This ends up being part of what doesn't work about this episode, actually. Kirsty's various lovers have worked up until now, in various tropey sorts of ways. She's Mick's wife. Mick kills Nigel because he is a Scary Crime Boss and that's what a Scary Crime Boss does when someone is interested his wife (other than for swinging, which is totally legit, because this is Rake and something has to not fit the trope). Kirsty is interested in Cleaver because she has power over him, and she is a Fully Self-Actualised Lady of Crime once Mick's in jail. (I think she's the only woman in the series to sleep with Cleaver without feeling any of the orbital pull of Cleaver, although Emily-the-homicidal-schoolgirl and Polly Nesbitt both use mostly him to further their own ends also.) Col is in love with in Kirsty because of another trope, The Loyal Sidekick of the Bad Husband who is Actually The One For Her. (Their thuggy love, so cute.)

So far so tropey. Then things get weird because it turns out that Mick has a Scary Evil older brother, long since jailed, who is also obsessed with Kirsty. To be honest, I think this is a production problem. I think the episode was written to feature Mick as the villain, and Richard Carter wasn't available for it, so they had to write in a brother and make him bad enough to have killed Mick. Either that, or they couldn't figure out how to have Cleaver, who'd slept with Kirsty, survive the anger of a man who'd already had someone dismembered for having a mere flirtation with her, and this is how they wrote around it.

Honestly, I think Cleaver could get into plenty enough trouble in jail without the centre of the series spinning off to have everything briefly orbit Kirsty. (However much I'd like to see this series with, say, Deborah Mailman playing the charismatic fallible centre of the universe, it is written with a man at the centre and I think it's stuck with it.)

And the rest of the season is, I think, trying to do too much, although it's very funny. Let's see.

There's Barney's manpain. Actually if there's one thing I wouldn't miss from this series, it's the Barney of S2 and S3. Cleaver's eyerolling sidekick? Sure, great, have that trope, you probably need it. Barney with cancer trying to work out What It All Means? Go take a hike.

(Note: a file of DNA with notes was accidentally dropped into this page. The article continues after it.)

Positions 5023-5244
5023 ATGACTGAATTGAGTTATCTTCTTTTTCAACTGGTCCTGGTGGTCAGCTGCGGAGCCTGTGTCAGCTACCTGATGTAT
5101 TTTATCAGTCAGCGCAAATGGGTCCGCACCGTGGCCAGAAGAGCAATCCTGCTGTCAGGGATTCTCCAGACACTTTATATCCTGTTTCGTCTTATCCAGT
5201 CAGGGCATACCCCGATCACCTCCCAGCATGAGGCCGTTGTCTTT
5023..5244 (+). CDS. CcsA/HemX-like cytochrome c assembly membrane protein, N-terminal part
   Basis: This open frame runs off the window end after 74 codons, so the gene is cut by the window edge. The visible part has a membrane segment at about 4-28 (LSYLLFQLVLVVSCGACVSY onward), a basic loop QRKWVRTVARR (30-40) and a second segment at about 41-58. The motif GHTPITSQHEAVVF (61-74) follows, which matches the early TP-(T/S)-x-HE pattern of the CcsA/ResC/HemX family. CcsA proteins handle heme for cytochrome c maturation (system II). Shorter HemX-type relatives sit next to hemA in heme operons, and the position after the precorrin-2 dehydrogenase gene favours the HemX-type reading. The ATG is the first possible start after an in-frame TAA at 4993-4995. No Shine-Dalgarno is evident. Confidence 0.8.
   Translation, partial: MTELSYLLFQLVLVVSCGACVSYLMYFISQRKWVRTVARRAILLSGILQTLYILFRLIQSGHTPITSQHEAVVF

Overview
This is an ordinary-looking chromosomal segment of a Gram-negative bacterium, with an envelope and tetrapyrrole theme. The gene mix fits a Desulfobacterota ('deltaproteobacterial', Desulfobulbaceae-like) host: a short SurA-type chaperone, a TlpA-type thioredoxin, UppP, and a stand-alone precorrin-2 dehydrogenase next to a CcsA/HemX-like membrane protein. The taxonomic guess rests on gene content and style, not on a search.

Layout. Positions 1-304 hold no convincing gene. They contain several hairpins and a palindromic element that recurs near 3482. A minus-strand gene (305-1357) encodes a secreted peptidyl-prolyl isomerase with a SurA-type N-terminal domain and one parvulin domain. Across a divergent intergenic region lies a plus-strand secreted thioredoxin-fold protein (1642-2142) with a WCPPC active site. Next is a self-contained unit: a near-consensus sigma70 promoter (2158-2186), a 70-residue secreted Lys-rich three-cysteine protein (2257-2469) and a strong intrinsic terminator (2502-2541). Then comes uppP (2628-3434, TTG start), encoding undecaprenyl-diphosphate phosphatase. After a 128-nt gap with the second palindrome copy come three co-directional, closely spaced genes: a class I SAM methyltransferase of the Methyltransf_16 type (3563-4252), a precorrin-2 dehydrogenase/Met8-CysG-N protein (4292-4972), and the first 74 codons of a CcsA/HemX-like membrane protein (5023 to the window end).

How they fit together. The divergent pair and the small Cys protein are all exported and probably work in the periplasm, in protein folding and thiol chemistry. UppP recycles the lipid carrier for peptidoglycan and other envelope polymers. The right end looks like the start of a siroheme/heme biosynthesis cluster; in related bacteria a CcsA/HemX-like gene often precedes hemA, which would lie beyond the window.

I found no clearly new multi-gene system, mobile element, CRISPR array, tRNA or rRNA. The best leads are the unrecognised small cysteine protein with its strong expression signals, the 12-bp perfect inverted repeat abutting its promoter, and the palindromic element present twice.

Actually, the other thing I wouldn't miss is the writing of Scarlet. If the series needs a neurotic woman, and I'd argue it doesn't, but if it does, does she have to be the Woman Whose Obvious Continual Dysfunction Makes Her Continued High-Powered Job A Mystery? We can infer that she must be a good barrister (she's a silk in S3) etc, but all we see are tantrums and political flubs. Really not a fan. I love the acting, but this is the worst written character. (And it's competing with beautiful-vulnerable-ex-sex-worker-with-a-heart-of-gold, which is no mean feat. Actually, if I ignore the awful tropey-ness of Melissa, I think that character is well written.)

There's the attempt to squeeze all of NSW and Australian politics into the season. One episode got drugs in sport, clerical sexual abuse and the corruption of the Labor Party? Yikes. In S1, a cannibal got his own damn episode.

There's the mystery. Who made $120 million of trades (in the name of a character I think we're meant to care about without any screentime) and why? Presumably it's related to the what was in the email that Paulie accidentally hit Reply-All on mystery. This has had all of about 7 minutes on-screen.

There's the attempt to skewer both James Packer and Gina Rinehart in the person of Tikki Wenton ("second richest woman in Australia" has been repeated about six times, maybe so Rinehart — richest woman, in fact, richest person, in Australia — can't sue the producers over this depiction?)

There's the career triumphs of Cal McGregor, who is an amazing Slimy Shameless Antagonist (kudos Damien Garvey!) which are again mostly offscreen. We assume his TV show is top of the pops, I guess? It's not shown. This was done a lot better in S2, where McGregor had to interact with other politicians onscreen in order to be portrayed as The Politician to End All Politicking. (For that matter, David Potter ins S3 as state opposition leader seems to have a life without colleagues or an actual job, but at least they lampshade this.)

But that said, I think I'm much happier with S3 than I would be if it was the third season of bizarre crime of the week plus Cleaver has sex with someone. Rake's attraction to me is that Cleaver has to pay some of the price (a comedic rather than tragic price) for being centre of the universe.

Perhaps its ambitions this swasin, both achieved and not, are due to Roxburgh, who apparently wants S3 to be its conclusion, and has been co-showrunning S3 as well as starring.

* I am no fan of Assange, but in this universe, a character with that level of fame and self-absorption really works as a foil, and I wish "Joshua Floyd" had stuck around.